Historical consciousness, conflict and integration in the Upper Guinea coastal and forest region (Guinea and Liberia)

The project focuses on the significance of historical imagination in shaping distinguishable, opposed ethnic groups’ perception and ways of relating to each other, peacefully and violently, in contemporary Guinea and Liberia. Social scientists usually disavow culturalist explanations of causes of war and conflict that refers, for example, to ancient ethnic hatreds or traditional belligerent behaviour. In the Guinea/Liberia border area local peoples’ memories of past interplay among co-existing ethnic groups appear, however, to have influenced recent incidents of armed conflict. Yet it may be difficult to determine whether local wars and ethnic conflict are caused mainly by hostile inter-ethnic perceptions and culture clash, struggle for land, resource scarcity, greed, or result from war waged at a larger national or regional scale. Instead of focusing on the causes of war in a narrow sense, the project aims at investigating the way people in war-affected communities justify and try to come to terms with war and killings through reference to the past both as lived experience and as knowledge transmitted by others. This approach not only concerns history as an object of local reflexivity but furthermore puts emphasis on history as part of an ongoing social experience and social practice.

Based on fieldwork, the project includes cases relating to the conflict between Mandingos and co-existing ethnic groups in southeastern Guinea and northwestern Liberia. A comparison of local recollections of the past points to a significant difference in scale and agency as far as people’s self-perception is concerned. ‘Forest people’, on the one hand, tend to stress autochthony in small-scale settlements; i.e., their status as firstcomers and landowners. ‘Mandingos’, on the other hand, stress their tradition for political leadership, their economic role in the history of the Liberian nation state and their role as propagators of Islam. The project lend special attention to the situation of the ‘Mandingo’, a historically marginalised yet economically and politically powerful ‘ethnic’ group in Liberia and the sub-region more generally. In this specific context the Mandingo are often referred to as ‘strangers from Guinea’.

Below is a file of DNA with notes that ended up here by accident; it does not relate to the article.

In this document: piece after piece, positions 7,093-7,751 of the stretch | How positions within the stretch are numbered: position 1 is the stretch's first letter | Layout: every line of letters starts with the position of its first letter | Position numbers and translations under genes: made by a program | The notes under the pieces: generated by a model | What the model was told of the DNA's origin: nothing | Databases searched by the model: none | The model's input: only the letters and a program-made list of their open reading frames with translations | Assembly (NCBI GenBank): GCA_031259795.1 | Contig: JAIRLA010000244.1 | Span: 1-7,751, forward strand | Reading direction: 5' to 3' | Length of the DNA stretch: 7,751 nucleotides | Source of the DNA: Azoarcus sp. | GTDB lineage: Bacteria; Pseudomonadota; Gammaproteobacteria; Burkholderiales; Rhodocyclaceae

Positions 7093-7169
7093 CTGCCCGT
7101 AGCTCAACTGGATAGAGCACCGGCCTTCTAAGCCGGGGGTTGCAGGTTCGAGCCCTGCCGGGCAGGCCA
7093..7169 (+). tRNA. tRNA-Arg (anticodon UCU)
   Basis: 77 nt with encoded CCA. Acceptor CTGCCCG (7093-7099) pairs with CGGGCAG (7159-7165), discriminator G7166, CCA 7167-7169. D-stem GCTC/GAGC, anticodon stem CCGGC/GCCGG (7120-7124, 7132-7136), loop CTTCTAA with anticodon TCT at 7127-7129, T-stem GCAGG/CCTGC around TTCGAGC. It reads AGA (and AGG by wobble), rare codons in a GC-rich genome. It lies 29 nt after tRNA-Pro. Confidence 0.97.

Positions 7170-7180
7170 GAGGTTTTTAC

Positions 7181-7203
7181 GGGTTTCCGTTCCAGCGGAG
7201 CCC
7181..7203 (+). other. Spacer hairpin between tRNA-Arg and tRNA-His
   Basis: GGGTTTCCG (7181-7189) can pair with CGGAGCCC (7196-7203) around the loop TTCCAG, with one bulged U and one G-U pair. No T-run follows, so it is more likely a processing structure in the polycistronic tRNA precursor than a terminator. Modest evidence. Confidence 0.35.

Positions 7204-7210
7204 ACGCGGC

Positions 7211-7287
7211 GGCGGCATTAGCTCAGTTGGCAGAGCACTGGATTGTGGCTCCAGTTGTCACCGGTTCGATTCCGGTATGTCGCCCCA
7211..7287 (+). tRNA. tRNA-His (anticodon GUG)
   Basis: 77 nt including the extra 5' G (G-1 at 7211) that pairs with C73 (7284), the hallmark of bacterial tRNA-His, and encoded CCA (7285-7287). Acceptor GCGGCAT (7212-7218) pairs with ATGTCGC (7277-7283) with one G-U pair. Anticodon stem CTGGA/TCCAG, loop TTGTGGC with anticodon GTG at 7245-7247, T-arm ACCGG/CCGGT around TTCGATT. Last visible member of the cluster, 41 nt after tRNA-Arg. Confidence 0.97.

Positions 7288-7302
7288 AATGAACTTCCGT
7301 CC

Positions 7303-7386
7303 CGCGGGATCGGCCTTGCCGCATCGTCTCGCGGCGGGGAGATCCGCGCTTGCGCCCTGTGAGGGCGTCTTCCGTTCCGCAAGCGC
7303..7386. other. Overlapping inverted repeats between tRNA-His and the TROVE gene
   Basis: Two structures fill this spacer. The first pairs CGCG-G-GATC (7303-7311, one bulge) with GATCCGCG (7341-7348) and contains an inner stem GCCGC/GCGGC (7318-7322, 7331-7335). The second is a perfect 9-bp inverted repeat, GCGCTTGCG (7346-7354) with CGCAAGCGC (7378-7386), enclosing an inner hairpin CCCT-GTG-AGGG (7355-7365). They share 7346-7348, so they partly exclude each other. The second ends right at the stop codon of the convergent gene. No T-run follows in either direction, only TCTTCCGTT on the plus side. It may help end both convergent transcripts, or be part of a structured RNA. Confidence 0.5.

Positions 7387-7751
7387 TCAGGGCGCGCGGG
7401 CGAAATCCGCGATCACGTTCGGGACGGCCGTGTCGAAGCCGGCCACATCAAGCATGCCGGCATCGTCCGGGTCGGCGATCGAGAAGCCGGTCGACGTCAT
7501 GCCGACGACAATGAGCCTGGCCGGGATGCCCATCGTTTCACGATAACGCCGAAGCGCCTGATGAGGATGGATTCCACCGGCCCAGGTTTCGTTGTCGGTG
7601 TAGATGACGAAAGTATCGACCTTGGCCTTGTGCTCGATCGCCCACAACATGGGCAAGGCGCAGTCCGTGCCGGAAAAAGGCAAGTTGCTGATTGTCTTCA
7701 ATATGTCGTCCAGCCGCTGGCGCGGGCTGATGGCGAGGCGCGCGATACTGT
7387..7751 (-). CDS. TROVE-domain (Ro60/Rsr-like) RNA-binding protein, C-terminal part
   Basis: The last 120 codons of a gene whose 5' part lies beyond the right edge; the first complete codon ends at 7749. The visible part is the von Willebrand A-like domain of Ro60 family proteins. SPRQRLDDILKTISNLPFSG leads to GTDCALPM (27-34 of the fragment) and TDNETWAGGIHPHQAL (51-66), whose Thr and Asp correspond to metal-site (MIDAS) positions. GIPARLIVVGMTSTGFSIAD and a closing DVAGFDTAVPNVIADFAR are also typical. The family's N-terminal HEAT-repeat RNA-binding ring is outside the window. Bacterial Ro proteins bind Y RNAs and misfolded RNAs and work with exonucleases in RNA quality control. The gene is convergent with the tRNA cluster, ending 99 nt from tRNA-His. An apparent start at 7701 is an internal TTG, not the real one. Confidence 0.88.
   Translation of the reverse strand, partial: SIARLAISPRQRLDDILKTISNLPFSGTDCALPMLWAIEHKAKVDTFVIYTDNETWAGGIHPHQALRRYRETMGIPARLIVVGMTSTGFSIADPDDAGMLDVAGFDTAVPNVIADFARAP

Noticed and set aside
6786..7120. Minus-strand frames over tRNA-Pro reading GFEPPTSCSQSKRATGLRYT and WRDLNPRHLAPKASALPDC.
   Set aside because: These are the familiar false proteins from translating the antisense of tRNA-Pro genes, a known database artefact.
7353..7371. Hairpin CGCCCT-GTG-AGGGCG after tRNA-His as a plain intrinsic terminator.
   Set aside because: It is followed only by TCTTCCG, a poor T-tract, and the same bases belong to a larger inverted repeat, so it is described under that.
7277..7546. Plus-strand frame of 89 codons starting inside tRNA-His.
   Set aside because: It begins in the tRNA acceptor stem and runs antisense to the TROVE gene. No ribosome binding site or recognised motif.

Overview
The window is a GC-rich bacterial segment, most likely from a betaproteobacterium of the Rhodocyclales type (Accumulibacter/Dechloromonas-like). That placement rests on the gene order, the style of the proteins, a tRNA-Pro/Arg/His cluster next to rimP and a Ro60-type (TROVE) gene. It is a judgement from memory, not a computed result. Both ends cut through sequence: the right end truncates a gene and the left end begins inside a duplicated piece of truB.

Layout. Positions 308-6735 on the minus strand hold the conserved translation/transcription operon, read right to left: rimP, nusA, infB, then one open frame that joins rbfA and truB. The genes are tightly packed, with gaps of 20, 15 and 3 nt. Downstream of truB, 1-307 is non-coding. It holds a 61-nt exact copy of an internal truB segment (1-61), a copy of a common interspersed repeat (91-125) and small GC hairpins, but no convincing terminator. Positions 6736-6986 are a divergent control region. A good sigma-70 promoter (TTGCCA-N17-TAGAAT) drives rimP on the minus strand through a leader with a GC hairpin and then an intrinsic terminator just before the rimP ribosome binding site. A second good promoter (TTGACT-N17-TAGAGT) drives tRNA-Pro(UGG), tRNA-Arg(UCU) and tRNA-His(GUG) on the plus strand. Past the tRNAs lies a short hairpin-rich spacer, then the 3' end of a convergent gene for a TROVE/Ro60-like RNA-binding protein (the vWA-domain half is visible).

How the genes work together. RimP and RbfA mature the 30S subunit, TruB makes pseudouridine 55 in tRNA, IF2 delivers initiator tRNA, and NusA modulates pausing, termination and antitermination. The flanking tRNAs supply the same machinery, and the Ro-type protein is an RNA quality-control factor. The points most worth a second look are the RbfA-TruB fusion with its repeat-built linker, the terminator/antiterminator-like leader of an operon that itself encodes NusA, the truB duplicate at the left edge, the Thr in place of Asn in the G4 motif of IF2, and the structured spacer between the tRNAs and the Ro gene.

Victimization, autochthony and citizenship, power and nation-building constitute recurrent, interrelated themes in post-war Manding historical memory. Recently collected historical narratives suggest, first, the presence of a collective (re)interpretation of the place of marginalised Mandingos in a reshuffled Liberian political culture on the background of the experience of political marginalisation, genocide, loss of property and exile. Second, these narratives constitute a charter for claims to civic (citizenship, voting, elected offices, etc.) and economic (land ownership, jobs) rights. Third, the moral value of heroic memories of the past serves as a means to recreate communal life and inform local conflict resolution, but risk at the same time to sustain future conflict.

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